It may well be that even though the highest and best use of a property is for a residential subdivision, if no meaningful steps have been taken in that direction, viz., construction expenses and actual lot sales, then a "lot method" appraisal or a "developer's residual" approach, as it is also known, would be inappropriate. But that is not the situation here. The status of the subdivision and its availability for sale within the reasonably foreseeable future was an actual and real one, certainly not hypothetical, remote or speculative. Someone about to purchase the property on January 30, 1968, the date of condemnation, would have to regard it as having a highest and best use as a subdivision and, in determining what purchase price he would be willing to pay, would have to consider all factors, including sales price for individual lots and additional expenses of development, in arriving at his decision. The Pennsylvania Supreme Court in Stoner v. Metropolitan Edison Co., 439 Pa. 333, 337, 339, 266 A.2d 718, 722 (1970), recognized that those uses which would occur to the average buyer and influence him must enter directly into the market value of the land regardless of the use to which the owner had previously applied the land and held in that case that "(the) evidence presented was sufficient to persuade a jury that a buyer, at the time of condemnation, would have been influenced by this possibility of future development . . .". In United States v. Iriarte, 166 F.2d 800, 804 (1st Cir. 1948) the Court noted that ". . . the price a promoter would pay for undeveloped land suitable for subdivision would be influenced by the price he would expect to get per lot after subdivision . . . (but), of course, he would also take into account the expense of development . . .". See also United States v. City of New York, 165 F.2d 526 (2d Cir. 1948). All facts which would influence a person of ordinary prudence, desiring to purchase the property, are admissible. Kimball Laundry Co. v. United States, 338 U.S. 1, 16, 69 S. Ct. 1434, 93 L. Ed. 1765 (1949). And, as hereinbefore noted, the modern trend favors a broad rule of admissibility, with discretion in the trial court. United States v. 60.14 Acres of Land, supra ; United States v. 25.406 Acres of Land et al., 172 F.2d 990, 993 (4th Cir. 1949). This is not a case where a land-owner dreamily contemplates the use to which his property may be put at some undefined future time but rather one where the property is geographically suited for development; is located in a booming developmental area; has been subdivided into lots according to a duly certified map; has been cleared and graded and improved with the creation of a spring-fed lake, the construction of access roads, and the digging of a deep well sufficient to supply water to 150 homes; and where actual sales of lots as identified on the map have taken place, the deeds of which contain building restrictions compatible only with a residential real estate development. In United States v. 100 Acres of Land in Marin County, 468 F.2d 1261 (9th Cir. 1972), the Court upheld the use of the "developer's residual approach" and described it as follows:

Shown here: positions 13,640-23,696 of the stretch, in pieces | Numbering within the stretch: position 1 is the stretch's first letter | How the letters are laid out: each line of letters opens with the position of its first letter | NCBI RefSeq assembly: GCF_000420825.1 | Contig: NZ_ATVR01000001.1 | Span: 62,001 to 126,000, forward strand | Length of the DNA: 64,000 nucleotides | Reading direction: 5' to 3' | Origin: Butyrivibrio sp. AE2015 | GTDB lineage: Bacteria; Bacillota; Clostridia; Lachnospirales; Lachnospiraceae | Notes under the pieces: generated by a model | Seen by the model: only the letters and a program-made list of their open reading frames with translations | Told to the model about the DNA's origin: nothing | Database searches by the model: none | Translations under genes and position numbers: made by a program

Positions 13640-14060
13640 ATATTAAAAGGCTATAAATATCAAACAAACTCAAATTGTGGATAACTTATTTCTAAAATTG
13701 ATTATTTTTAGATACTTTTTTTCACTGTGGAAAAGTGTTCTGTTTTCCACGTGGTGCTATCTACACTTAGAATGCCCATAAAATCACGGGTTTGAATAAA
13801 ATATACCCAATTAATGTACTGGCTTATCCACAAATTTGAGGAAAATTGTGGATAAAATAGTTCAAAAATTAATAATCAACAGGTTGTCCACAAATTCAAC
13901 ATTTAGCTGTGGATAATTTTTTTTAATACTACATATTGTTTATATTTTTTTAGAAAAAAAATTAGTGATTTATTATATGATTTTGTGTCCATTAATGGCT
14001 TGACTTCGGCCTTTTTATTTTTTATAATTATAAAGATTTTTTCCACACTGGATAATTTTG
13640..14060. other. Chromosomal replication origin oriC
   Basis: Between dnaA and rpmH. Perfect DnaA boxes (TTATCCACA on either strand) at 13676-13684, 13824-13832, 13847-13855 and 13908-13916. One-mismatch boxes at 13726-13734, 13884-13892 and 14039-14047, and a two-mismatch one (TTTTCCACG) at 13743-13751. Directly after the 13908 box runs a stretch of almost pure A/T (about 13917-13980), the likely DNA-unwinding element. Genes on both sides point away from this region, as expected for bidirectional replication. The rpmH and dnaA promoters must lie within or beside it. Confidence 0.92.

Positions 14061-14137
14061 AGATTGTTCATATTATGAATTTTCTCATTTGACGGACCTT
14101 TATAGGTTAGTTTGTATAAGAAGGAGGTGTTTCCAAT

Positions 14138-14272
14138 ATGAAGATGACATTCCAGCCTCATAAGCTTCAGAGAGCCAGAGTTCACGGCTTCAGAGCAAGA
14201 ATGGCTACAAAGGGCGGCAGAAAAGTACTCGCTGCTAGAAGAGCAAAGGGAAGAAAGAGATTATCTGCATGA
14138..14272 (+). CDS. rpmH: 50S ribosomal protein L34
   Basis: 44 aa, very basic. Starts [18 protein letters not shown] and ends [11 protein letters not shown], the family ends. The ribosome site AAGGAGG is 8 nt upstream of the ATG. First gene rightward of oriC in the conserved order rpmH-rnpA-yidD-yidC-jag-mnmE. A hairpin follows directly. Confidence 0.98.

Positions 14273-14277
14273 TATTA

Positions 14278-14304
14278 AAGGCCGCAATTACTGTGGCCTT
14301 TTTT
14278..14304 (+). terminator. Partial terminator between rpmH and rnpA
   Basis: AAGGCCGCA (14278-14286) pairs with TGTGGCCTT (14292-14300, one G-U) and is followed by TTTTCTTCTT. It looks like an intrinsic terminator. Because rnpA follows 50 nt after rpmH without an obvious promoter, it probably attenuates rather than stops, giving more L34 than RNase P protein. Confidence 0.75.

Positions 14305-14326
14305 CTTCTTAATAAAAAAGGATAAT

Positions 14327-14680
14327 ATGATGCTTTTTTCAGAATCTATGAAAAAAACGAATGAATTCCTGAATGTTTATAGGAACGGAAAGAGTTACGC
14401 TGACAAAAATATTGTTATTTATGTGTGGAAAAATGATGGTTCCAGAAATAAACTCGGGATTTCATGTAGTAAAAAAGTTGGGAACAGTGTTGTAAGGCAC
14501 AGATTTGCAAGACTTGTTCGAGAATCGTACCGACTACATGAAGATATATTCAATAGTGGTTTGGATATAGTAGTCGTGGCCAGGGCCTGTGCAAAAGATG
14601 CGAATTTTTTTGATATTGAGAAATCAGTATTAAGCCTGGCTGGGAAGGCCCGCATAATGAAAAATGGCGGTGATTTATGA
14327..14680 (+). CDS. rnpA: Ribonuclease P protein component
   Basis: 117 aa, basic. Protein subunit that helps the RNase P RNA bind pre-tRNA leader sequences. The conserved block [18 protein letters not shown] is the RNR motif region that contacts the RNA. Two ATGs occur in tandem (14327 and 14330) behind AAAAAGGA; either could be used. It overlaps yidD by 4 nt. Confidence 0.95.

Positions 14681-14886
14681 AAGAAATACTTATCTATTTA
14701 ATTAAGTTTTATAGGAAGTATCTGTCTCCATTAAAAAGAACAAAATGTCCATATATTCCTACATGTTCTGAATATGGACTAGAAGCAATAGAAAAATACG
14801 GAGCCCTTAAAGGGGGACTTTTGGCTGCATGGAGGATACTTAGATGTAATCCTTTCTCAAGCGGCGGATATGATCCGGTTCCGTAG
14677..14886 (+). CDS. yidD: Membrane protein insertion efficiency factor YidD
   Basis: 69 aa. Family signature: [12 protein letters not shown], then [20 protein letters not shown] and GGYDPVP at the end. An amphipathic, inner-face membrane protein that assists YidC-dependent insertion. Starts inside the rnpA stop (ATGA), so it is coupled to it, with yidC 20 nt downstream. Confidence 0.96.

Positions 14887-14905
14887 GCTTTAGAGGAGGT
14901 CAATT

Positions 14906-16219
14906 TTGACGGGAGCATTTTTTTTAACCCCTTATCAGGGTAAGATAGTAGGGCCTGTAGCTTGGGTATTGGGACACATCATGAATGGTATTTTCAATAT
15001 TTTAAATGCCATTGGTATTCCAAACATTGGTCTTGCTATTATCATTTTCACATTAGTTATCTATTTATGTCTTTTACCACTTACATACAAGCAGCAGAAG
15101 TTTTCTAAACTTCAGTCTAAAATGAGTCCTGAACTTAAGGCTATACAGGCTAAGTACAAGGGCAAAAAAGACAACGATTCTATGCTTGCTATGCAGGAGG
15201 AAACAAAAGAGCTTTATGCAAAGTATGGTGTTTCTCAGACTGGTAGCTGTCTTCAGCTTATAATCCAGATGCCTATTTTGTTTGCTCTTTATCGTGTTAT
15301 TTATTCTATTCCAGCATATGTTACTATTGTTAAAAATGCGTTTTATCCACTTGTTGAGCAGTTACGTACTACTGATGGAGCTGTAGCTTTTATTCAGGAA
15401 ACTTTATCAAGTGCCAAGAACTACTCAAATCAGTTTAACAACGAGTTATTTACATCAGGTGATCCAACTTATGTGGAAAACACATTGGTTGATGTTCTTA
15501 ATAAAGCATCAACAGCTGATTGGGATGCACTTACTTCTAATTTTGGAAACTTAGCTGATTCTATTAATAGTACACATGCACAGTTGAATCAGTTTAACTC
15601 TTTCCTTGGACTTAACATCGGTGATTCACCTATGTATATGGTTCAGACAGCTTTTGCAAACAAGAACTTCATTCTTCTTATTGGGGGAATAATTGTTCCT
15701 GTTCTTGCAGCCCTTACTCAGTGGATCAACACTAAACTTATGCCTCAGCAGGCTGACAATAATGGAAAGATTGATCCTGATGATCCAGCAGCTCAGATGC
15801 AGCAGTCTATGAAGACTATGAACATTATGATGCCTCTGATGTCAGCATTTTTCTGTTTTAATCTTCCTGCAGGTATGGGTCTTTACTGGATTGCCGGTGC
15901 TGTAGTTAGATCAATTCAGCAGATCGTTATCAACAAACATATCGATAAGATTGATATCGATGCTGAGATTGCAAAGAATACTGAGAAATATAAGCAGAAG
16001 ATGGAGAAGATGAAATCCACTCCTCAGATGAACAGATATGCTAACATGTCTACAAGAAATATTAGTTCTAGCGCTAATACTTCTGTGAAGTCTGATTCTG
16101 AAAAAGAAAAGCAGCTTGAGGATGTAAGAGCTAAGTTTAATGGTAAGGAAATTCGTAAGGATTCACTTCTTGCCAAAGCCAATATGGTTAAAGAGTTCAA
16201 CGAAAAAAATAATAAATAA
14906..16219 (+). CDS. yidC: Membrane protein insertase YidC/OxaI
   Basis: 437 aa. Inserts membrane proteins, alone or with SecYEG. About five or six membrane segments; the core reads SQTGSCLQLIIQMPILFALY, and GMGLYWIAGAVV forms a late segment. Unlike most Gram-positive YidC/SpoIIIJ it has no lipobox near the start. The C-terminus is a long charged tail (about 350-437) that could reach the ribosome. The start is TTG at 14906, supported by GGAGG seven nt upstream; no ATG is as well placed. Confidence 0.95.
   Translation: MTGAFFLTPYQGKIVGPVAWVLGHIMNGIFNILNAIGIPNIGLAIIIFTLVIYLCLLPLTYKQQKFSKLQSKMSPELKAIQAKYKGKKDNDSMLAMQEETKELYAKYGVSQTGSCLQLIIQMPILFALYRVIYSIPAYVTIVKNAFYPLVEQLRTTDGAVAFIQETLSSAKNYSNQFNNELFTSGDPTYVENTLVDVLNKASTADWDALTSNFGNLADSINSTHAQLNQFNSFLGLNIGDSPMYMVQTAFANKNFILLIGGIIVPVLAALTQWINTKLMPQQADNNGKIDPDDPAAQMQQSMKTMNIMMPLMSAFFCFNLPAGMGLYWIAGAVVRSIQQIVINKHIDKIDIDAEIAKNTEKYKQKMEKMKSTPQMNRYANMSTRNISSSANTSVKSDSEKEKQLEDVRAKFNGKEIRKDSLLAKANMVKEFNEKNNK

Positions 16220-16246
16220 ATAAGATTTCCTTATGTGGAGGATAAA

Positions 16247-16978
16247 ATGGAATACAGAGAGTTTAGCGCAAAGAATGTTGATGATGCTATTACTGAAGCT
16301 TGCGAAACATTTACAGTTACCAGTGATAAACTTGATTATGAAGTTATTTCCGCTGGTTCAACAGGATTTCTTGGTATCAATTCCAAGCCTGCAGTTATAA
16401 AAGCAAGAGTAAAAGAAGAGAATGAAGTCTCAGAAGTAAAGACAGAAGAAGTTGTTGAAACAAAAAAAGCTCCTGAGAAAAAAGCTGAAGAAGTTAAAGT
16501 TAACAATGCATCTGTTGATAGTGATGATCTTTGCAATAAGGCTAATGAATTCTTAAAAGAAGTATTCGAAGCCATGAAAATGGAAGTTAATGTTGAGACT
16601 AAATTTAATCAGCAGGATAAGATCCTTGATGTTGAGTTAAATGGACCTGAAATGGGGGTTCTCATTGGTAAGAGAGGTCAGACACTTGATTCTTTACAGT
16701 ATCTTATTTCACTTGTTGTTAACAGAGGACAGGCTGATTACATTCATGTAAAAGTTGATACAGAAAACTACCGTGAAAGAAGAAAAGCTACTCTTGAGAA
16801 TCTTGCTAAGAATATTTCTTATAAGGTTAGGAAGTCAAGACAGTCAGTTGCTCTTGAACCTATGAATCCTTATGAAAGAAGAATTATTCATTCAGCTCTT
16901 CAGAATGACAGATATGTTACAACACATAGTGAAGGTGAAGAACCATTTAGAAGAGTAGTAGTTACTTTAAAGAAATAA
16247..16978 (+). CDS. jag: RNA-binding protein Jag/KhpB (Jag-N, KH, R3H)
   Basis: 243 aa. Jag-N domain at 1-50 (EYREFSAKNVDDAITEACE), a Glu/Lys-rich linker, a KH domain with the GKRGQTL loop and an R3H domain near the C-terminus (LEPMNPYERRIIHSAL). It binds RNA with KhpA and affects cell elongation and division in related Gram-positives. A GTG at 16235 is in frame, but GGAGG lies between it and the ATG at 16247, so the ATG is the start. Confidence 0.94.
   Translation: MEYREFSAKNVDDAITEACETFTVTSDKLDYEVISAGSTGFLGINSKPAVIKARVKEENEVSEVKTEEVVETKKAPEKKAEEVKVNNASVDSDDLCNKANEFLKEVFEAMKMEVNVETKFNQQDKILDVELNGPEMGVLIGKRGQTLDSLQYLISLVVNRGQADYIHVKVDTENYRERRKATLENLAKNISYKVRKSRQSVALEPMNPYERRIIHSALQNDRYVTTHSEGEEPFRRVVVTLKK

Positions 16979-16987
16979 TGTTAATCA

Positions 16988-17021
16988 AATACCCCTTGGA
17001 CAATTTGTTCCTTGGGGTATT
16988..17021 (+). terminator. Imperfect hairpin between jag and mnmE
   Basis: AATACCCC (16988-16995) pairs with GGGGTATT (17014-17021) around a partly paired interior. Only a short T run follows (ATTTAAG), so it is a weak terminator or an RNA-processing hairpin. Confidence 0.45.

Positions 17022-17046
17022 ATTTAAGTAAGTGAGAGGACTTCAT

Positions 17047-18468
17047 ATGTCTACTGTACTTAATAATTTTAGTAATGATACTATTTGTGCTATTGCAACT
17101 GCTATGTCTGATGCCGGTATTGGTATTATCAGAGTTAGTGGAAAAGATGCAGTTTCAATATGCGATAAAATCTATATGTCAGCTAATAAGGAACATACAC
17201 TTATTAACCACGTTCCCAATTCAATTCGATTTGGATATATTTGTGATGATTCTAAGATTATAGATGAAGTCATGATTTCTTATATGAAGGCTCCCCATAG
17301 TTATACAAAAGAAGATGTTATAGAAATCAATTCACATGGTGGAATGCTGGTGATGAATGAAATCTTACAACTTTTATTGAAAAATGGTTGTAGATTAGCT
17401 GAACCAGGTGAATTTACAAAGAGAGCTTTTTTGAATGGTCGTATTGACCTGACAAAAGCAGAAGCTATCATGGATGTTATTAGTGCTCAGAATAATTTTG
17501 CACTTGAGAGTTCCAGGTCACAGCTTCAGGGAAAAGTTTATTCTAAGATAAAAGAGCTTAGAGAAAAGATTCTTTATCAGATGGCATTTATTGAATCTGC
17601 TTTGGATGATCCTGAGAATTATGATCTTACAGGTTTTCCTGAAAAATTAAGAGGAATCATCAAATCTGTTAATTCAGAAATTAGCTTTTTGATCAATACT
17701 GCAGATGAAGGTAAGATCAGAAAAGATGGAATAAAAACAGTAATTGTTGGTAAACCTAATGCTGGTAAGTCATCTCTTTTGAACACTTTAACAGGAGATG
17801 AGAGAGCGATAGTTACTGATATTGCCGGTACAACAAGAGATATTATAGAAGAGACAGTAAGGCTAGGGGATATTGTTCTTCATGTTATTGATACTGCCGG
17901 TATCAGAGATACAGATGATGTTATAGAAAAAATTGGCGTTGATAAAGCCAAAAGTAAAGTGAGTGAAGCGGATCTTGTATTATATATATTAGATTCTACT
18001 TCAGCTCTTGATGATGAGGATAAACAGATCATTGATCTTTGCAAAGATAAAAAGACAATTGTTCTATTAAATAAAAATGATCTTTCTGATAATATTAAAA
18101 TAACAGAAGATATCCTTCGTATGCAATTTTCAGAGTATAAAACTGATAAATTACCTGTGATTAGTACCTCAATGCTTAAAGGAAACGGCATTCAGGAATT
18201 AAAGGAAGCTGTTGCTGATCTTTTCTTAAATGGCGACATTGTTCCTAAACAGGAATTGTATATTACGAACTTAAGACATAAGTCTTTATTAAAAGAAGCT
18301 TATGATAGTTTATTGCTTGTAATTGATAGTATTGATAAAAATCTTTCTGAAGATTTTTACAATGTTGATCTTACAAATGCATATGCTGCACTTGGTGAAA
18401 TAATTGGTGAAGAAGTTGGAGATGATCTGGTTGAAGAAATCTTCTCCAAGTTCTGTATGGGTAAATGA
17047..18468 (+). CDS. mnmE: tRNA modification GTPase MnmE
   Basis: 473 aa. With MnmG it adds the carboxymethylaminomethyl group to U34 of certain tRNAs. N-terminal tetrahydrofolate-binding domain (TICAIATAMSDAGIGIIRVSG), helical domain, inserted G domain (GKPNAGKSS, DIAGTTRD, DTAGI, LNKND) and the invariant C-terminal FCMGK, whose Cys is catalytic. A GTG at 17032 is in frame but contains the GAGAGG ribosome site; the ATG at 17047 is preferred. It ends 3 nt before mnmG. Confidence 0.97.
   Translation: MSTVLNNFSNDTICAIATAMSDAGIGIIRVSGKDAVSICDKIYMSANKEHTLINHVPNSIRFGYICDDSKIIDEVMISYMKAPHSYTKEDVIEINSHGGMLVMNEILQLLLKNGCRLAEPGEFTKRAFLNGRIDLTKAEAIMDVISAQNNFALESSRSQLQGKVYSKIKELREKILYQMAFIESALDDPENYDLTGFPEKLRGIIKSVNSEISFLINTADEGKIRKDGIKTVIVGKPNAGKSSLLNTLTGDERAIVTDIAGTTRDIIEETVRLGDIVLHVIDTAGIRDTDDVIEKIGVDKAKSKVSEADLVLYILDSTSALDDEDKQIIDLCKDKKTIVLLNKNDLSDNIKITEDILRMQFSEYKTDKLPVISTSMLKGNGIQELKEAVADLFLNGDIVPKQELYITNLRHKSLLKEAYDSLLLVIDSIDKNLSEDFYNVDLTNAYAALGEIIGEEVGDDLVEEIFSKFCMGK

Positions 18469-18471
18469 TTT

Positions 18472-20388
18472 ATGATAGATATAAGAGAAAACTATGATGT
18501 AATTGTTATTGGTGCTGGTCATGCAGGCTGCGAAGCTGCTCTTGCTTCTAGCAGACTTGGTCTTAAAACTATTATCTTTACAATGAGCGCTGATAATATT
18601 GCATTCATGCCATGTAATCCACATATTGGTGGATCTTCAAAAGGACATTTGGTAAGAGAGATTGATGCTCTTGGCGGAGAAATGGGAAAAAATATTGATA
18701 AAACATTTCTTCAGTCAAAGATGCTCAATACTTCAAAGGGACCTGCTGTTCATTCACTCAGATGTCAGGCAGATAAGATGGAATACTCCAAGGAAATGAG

"In arriving at their values, the owner's witnesses took into consideration the market data of sales of adjacent subdivided lots and made deductions for selling and advertising expenses, engineering and development costs, overhead costs, taxes, buyers' anticipated profits, and for acreage lost for streets, etc. in order to reflect or indicate the value of the property at the time of taking. In this case, the data relied on was derived from the market and facts as had been generated in the development of adjacent land. This method is referred to as the 'developer's residual approach'."